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Postmodernism in Ridley Scott's Blade Runner

Postmodernism in Ridley Scott’s ‘’Blade Runner’’
Ridley Scott’s ‘’Blade Runner’’ is the story of a bounty hunter, Rick Deckard who is sent to ‘’retire’’
(to kill) four replicants which escaped from an Off-world. The story of Blade Runner is based on a
science fiction novel by Philip K. Dick entitled Do Androids Dream Of Electric Sheep?. The film is
set in a dystopian future in Los Angeles, in the year 2019.
‘’Dystopias are negative utopias, negative images of future worlds. Instead of being places where
people might dream of living because everything is so perfect there, dystopias represent places from
which, given a chance, people would prefer to flee because everything is so imperfect.’’[1]
The Earth is polluted and overcrowded and only the rich can escape to ‘’off-worlds’’ where they are
served by replicants which are fictional bioengineered androids.
The main question the film poses is the distinction between human and artificial, the meaning of
humanity in the postmodern age, an identity crisis. The boundaries between humans and replicants
are blurred since the only differences are the replicants lifespan (four years) and their reaction to a
test called Voight-Kampff which measures bodily functions such as respiration, heart rate,blushing
and eye movement in response to emotionally provocative questions. In one of the scenes Pris, utters
Rene Decartes’ famous ‘’ I think, therefore I am’’, which is a kind of definition for being human.
Tyrell, the owner of the company that produces these replicants, says in one of the scenes that their
motto is ‘’ More human than human’’.[2]
The aesthetic of the film is a postmodern one because it makes reference to different film genres and
film periods as well as other historical periods. The film makes allusions through its images of the
city to ‘’Metropolis’’, a 1927 film which is set in a futuristic urban dystopia and through its female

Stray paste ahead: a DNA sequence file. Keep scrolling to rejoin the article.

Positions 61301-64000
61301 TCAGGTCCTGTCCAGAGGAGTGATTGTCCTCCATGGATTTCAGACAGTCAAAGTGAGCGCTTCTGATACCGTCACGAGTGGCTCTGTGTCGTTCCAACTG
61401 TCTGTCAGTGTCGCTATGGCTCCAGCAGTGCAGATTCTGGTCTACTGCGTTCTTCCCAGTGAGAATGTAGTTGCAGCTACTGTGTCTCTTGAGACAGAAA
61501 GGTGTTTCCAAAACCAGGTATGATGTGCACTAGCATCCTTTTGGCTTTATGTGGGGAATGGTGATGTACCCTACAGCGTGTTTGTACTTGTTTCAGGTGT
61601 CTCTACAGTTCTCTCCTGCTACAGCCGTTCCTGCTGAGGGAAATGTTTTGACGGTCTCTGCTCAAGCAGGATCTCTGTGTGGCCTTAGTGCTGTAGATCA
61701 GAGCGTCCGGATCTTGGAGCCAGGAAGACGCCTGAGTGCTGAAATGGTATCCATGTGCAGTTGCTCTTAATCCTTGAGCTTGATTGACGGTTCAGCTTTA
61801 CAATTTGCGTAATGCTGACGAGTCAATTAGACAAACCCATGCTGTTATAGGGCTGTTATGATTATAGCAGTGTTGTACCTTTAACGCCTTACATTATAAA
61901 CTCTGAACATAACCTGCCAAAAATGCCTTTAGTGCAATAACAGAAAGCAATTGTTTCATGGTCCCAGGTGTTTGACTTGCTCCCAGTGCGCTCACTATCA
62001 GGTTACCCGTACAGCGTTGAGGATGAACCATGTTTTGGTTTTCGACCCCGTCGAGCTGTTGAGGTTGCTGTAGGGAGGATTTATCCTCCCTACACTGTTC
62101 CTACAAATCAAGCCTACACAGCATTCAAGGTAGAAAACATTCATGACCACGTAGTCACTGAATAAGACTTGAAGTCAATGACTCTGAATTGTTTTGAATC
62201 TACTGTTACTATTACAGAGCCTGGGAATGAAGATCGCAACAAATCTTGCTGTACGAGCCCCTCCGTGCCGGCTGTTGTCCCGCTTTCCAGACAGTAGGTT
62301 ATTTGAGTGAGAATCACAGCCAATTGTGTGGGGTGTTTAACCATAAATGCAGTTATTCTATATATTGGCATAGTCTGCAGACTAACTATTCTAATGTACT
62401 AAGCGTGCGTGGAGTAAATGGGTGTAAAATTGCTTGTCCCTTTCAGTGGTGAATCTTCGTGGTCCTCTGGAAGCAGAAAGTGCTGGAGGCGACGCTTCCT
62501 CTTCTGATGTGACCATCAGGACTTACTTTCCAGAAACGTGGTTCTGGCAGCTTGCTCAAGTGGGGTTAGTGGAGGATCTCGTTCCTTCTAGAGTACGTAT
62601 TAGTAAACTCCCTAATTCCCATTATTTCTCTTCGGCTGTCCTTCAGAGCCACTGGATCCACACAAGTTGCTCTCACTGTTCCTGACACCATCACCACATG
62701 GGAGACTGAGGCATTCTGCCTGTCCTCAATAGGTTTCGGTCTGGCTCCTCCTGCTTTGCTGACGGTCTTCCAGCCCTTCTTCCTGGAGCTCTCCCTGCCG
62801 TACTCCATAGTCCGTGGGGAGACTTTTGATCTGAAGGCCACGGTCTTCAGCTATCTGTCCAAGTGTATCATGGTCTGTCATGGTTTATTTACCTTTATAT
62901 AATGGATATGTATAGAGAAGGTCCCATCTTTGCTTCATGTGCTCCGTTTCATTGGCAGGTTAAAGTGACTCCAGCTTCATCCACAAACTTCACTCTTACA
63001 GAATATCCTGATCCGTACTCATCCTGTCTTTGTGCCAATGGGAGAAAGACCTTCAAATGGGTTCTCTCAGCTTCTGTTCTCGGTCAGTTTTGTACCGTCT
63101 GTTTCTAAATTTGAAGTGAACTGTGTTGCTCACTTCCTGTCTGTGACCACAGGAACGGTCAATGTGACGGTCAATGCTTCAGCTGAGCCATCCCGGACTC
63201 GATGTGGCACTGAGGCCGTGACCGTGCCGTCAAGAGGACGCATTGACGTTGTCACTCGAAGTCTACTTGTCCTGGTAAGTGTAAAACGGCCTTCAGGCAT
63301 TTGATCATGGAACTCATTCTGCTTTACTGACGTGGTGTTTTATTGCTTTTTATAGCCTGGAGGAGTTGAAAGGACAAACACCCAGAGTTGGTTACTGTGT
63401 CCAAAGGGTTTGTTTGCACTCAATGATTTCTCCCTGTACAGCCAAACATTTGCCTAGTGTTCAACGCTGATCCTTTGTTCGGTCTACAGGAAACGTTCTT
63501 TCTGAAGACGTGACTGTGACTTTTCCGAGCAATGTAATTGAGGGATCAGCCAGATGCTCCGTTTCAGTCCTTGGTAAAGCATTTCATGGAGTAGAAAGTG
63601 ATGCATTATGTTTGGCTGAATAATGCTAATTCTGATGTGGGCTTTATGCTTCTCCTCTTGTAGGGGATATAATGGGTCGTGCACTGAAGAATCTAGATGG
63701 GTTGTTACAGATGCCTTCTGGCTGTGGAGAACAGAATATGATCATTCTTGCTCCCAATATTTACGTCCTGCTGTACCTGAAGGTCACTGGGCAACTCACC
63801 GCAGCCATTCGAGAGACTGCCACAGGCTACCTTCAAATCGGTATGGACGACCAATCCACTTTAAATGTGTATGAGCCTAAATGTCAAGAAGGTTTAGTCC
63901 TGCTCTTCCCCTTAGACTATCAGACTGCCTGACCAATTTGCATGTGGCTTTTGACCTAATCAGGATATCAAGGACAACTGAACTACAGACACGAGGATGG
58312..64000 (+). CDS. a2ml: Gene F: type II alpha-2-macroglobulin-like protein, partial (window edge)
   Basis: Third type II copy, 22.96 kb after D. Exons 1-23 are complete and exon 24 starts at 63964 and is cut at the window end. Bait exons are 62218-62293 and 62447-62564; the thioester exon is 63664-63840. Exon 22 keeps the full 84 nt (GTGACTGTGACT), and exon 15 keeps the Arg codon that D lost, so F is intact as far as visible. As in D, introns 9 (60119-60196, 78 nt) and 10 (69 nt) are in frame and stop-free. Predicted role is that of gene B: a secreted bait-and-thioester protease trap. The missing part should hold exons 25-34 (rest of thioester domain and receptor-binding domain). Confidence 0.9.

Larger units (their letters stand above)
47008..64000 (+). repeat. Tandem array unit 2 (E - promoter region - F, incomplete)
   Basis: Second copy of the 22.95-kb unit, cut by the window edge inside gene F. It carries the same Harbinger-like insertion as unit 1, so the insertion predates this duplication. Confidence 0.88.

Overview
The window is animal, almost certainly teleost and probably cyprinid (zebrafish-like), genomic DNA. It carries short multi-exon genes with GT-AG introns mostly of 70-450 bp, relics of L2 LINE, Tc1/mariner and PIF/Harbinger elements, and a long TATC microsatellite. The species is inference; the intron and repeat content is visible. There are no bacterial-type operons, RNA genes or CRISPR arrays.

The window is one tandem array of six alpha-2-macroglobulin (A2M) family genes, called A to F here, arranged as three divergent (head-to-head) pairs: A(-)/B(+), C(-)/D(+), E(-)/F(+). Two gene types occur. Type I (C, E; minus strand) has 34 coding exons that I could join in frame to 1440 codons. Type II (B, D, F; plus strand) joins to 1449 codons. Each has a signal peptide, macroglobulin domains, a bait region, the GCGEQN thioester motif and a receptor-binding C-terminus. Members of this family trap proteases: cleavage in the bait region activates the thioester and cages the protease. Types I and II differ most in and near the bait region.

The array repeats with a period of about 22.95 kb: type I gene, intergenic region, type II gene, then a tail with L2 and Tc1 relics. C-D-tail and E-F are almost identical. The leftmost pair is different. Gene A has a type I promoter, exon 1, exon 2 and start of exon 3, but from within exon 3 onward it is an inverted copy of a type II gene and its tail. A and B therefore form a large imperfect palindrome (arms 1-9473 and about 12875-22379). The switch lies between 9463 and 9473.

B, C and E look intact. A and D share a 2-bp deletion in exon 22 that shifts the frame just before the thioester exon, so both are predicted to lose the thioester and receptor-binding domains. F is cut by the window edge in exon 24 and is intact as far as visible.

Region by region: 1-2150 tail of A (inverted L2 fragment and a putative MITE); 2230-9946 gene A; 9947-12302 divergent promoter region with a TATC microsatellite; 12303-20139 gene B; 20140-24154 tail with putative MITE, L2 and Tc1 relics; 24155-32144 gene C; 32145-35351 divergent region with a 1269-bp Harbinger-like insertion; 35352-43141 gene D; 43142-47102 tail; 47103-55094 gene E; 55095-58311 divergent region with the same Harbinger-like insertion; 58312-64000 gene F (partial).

main character Rachel to the 1945 film noir ‘’Mildred Pierce’’.
In fact ‘’Blade Runner’’ is a neo-noir. It is made in the tradition of noir films. The term film noir
which was made popular by two French critics, namely, Raymond Borde and Etienne Chaumeton, in
1955,[3] was applied to crime movies of the 1940s and 1950s. The characteristics of noir films are
dark settings, deep focus, use of night time shooting, presence of guns, presence of a femme fatale,
etc. As a neologism, neo-noir is defined by Mark Conard as "defining any film coming after the
classic noir period that contains noir themes and noir sensibility". [4]
Other connections that can be made are to Mary Shelley’s ‘’Frankenstein’’. J. F. Sebastian, the
genetic engineer who works with Tyrell, is a sort of postmodern Dr.Victor Frankenstein. He has a
house full of strange human-like creatures who welcome him and keep him company.
Chew can also be seen as a Frankenstein figure. He creates the eyes of the replicants. He has a
laboratory full of cryogenic eyes.
There are also references to metanarratives like the Bible: Roy the replicant is called the ‘’prodigal
son’’and another replicant Zhora takes the scene name Miss Salome, she works with a snake and the
presenter says, when she enters the stage of the club where she works ‘’ Watch her take the pleasures
from the serpent that once corrupted the man’’.[5]
There is also a reference to Blake’s ’’America: A Prophecy’’. When they go to Chew’s laboratory
Roy Batty misquotes from this poem:
"Fiery the angels fell; deep thunder rolled around their shores; burning with the fires of Orc"
This line was adapted, the original one being:
"Fiery the angels rose, and as they rose deep thunder roll'd. Around their shores: indignant burning
with the fires of Orc." [6]
In the film also appear symbolic creatures like the ‘’unicorn’’ symbol of purity and grace. A unicorn
appears in Deckard’s daydreaming and in the final scene of the film when he finds an origami
unicorn on the floor of his apartment. A voice says ‘’Too bad she won’t live, but then again who
does!’’[7] refering to Rachel. This makes us think she is the one who is seen as a pure and graceful
creature. She is a replicant too, but she is one of a kind because she is an experimental Nexus7 Replicant created by Eldon Tyrell who can procreate. She initially believed she was human, having
possessed implanted memories belonging to Tyrell's niece.
Another symbol is the white dove. In the scene where Roy, the replicant dies after having saved
Deckard, a white dove flies from his arms towards the sky and since the white dove symbolizes the
Holy Spirit, it is maybe an allusion to the fact the replicants are no different from real people, the
only thing they want is to live longer and to protect each other. That is why they rebelled.
One of the symbols that are recurrent in the film is ‘’the eye’’. The film begins with a human eye that